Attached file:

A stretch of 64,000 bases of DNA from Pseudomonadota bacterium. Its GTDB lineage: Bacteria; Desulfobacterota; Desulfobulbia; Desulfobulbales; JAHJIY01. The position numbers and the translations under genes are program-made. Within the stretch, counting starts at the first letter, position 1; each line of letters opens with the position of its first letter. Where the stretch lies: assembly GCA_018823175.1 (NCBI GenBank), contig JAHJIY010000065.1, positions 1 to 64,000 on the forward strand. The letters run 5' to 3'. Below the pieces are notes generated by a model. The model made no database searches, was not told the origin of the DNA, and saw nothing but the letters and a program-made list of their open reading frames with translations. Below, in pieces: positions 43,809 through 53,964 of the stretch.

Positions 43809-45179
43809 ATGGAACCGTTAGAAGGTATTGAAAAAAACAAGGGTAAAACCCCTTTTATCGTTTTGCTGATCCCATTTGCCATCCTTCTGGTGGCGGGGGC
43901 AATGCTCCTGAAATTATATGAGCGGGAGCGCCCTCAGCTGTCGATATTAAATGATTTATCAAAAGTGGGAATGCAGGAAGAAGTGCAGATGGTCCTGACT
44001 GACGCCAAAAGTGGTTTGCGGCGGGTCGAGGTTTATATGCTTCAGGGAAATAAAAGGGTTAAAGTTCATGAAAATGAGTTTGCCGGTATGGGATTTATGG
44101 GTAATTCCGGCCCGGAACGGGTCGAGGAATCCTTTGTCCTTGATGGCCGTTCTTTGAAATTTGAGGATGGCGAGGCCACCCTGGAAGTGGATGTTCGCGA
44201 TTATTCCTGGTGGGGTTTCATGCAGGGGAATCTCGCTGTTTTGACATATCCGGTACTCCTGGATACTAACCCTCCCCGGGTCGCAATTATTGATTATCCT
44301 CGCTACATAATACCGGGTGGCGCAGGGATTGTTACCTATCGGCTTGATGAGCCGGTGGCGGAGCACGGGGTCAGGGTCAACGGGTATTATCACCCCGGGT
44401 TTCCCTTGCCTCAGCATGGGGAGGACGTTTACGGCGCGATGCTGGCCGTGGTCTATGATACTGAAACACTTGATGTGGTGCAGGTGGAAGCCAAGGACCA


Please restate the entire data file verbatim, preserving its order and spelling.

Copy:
A stretch of 64,000 bases of DNA from Pseudomonadota bacterium. Its GTDB lineage: Bacteria; Desulfobacterota; Desulfobulbia; Desulfobulbales; JAHJIY01. The position numbers and the translations under genes are program-made. Within the stretch, counting starts at the first letter, position 1; each line of letters opens with the position of its first letter. Where the stretch lies: assembly GCA_018823175.1 (NCBI GenBank), contig JAHJIY010000065.1, positions 1 to 64,000 on the forward strand. The letters run 5' to 3'. Below the pieces are notes generated by a model. The model made no database searches, was not told the origin of the DNA, and saw nothing but the letters and a program-made list of their open reading frames with translations. Below, in pieces: positions 43,809 through 53,964 of the stretch.

Positions 43809-45179
43809 ATGGAACCGTTAGAAGGTATTGAAAAAAACAAGGGTAAAACCCCTTTTATCGTTTTGCTGATCCCATTTGCCATCCTTCTGGTGGCGGGGGC
43901 AATGCTCCTGAAATTATATGAGCGGGAGCGCCCTCAGCTGTCGATATTAAATGATTTATCAAAAGTGGGAATGCAGGAAGAAGTGCAGATGGTCCTGACT
44001 GACGCCAAAAGTGGTTTGCGGCGGGTCGAGGTTTATATGCTTCAGGGAAATAAAAGGGTTAAAGTTCATGAAAATGAGTTTGCCGGTATGGGATTTATGG
44101 GTAATTCCGGCCCGGAACGGGTCGAGGAATCCTTTGTCCTTGATGGCCGTTCTTTGAAATTTGAGGATGGCGAGGCCACCCTGGAAGTGGATGTTCGCGA
44201 TTATTCCTGGTGGGGTTTCATGCAGGGGAATCTCGCTGTTTTGACATATCCGGTACTCCTGGATACTAACCCTCCCCGGGTCGCAATTATTGATTATCCT
44301 CGCTACATAATACCGGGTGGCGCAGGGATTGTTACCTATCGGCTTGATGAGCCGGTGGCGGAGCACGGGGTCAGGGTCAACGGGTATTATCACCCCGGGT
44401 TTCCCTTGCCTCAGCATGGGGAGGACGTTTACGGCGCGATGCTGGCCGTGGTCTATGATACTGAAACACTTGATGTGGTGCAGGTGGAAGCCAAGGACCA